I intentionally did not proofread or edit this question.  Because it specifically came from someone saying they are applying for proofreading and editing positions.

Now, I’m not the best at proofreading my own work before it goes out.  And there are frequently typos and other issues that show up in these quick-written daily articles.

And I’m not hiring a proofreader either, even though I know it would benefit me to get a second set of eyes on these articles before they go out.

However I can tell you that the writer of this email would NOT be my first choice for an editor or proofreader gig.  Much less a writing gig.  Because of certain specific errors that are likely a mix of…

— Writing quickly and not considering that every written communication will be scrutinized if you want to be a proofreader or editor.

— English is likely the author’s second language (or third, or…).  This isn’t a dig — I have HUGE respect for people who can speak and write multiple languages, especially this well, as that’s something I can’t do.  However it comes across as likely based on a few language choices.

— Some other factors such as learning English from people who are not native American-English speakers, or some other reason that leads to the writing feeling a little off.

Again, I have a TON of respect for the person who wrote this and the fact that they’re trying, and know what I believe is a non-native language as well as this.  But if I’m in a position to hire a writer, proofreader, or editor for an American company, these elements automatically go against them.  That’s the cards that have been dealt.

Even worse, this person says that they’re from a country where they can’t even get access to US freelance job sites.  Which, again, reflects major challenges of the hand that was dealt.

I believe, based on a variety of factors (especially their name, which I’ve kept private), that they are from a country in Africa.

There is a natural skepticism in America against hiring people in Africa, even for freelance work.  You can thank the person who started the “Nigerian Prince” scam — which has become the butt of jokes at this point.

Again, this says nothing about YOU.  But in the poker game that is the American freelance market, this is yet another bad card in the hand that you were dealt.  Even if you’re completely capable of doing a certain job, you will have to work twice as hard to even compete against others.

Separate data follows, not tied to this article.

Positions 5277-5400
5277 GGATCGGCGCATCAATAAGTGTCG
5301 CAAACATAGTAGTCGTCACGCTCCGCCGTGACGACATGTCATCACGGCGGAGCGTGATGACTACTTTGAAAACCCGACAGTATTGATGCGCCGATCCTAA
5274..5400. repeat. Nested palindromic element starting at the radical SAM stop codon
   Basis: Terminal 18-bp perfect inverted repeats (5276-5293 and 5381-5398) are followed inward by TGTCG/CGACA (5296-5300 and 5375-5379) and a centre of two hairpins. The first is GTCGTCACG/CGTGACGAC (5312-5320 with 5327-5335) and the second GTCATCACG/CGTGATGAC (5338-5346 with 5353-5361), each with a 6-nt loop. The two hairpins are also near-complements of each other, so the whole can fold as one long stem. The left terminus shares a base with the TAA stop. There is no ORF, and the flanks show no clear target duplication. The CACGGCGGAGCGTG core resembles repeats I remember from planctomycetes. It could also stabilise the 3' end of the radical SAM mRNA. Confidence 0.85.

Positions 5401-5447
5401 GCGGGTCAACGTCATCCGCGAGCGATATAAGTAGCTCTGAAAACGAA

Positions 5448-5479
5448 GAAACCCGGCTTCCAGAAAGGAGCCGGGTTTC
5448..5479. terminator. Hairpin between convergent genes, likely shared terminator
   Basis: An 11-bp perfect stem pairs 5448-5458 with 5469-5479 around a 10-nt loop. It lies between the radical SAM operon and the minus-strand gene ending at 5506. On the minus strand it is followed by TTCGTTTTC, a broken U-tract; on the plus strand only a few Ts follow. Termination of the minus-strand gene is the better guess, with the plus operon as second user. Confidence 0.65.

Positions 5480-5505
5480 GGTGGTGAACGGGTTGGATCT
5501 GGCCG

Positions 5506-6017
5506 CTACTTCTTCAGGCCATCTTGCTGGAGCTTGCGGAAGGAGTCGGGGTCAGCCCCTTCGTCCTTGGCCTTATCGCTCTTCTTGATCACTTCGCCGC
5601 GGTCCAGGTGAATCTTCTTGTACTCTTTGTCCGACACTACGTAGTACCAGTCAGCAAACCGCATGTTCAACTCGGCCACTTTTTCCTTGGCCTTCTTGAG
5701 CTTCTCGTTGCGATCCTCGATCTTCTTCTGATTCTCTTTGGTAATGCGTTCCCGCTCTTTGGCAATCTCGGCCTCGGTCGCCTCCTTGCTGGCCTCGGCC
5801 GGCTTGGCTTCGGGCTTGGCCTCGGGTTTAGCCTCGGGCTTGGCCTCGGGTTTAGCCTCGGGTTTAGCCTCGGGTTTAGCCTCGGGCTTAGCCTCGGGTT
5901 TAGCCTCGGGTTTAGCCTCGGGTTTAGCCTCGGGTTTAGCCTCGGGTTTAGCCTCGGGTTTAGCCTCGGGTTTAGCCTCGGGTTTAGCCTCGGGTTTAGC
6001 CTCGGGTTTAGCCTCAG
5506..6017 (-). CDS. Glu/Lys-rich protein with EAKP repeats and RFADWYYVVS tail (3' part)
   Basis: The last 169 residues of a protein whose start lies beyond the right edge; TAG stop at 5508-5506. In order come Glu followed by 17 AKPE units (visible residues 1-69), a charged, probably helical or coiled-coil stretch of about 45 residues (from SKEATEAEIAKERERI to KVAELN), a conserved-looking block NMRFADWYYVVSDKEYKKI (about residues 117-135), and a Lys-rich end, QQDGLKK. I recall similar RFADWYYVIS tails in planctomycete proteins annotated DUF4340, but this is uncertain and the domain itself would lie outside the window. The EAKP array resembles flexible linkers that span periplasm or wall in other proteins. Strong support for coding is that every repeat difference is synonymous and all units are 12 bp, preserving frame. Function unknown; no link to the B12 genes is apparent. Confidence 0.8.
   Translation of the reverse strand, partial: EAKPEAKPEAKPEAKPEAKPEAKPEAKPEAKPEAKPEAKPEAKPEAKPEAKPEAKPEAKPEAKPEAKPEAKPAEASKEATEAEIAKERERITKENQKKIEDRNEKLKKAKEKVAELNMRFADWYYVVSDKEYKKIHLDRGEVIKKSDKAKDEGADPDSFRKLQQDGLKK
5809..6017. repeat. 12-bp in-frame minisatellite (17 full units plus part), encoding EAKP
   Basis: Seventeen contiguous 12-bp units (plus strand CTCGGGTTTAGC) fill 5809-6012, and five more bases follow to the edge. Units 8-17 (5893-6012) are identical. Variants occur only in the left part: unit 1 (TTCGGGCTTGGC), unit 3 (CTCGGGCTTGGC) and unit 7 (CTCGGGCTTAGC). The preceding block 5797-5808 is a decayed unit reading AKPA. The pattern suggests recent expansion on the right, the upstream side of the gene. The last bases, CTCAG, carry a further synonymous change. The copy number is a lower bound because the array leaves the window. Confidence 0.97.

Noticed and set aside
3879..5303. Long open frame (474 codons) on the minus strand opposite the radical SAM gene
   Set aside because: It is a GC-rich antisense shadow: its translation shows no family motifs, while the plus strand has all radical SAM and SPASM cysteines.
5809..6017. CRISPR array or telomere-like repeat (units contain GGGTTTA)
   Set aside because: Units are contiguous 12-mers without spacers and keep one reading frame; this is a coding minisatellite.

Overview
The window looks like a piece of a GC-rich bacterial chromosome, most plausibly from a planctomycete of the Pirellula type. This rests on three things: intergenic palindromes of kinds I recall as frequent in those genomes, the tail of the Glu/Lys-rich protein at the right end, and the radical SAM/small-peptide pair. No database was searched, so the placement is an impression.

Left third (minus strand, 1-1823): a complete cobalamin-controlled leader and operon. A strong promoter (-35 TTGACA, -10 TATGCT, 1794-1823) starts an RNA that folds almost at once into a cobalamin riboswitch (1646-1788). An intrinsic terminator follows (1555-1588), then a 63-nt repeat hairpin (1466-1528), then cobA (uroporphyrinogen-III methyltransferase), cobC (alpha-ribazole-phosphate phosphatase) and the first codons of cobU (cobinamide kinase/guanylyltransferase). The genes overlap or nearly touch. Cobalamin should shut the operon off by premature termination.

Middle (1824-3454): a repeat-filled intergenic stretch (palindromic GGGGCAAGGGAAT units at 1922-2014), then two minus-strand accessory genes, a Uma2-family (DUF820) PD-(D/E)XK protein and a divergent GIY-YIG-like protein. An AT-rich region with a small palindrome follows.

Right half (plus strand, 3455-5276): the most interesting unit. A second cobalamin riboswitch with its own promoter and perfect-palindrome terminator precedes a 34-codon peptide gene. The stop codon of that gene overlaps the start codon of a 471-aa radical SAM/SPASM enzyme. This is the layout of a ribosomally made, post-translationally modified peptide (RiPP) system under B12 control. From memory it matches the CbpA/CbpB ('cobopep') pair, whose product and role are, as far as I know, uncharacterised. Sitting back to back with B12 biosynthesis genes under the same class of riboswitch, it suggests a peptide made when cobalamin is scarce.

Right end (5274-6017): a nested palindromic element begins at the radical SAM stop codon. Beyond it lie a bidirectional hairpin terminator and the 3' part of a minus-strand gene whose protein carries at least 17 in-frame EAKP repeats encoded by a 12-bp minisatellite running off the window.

Okay, time (and this article) is running long, so let me pivot to my best advice.

Be honest…

You know and clients that would hire you know that you face all of these difficulties.  They know the challenges of playing the hand you’ve been dealt.

You can’t hide it or pretend reality is anything different.

You must be honest.

Explain your situation.  Explain that you recognize your challenges.  Explain how you’re working to offset or overcome them.  Explain why you’ll be successful both in spite of and because of having to work through these obstacles.

(First: if you’re going to sell your services as a proofreader and editor, every email you send should be well-proofread and edited, based on the recipient’s language and dialect.)

And then do your very best work to make sure you perform as well as or better than someone who was dealt a much better hand.

This will definitely be hard.

If you succeed, it will be worth it.  But it will be hard.


Develop from within…

America has the world’s most-developed direct response market.

That means that as a whole, the opportunities are “bigger” and “better.”

But what if you could only play against people who’ve been dealt a similar hand to you?

The way you do this is to consider at least splitting your business between American and local markets, between English markets and markets where you can work in your primary language and dialect.

It may be a smaller market.  But what you lose in size you can make up for in ease-of-access and ability to come out on top.

Keeping with the poker analogy, winning the small pot may actually give you more money in the end than losing the big one.

If I were to play a casual game of poker, I might win and take home a few bucks, or even a few hundred.  If I were to try to compete at the World Series of Poker, I can pretty much guarantee I’d go home broke.  Just because it has the bigger pot doesn’t mean it’s where I should play.

I don’t know if this is the breakthrough you were looking for, but it is the absolute best advice I can give you.

Yours for bigger breakthroughs,

Roy Furr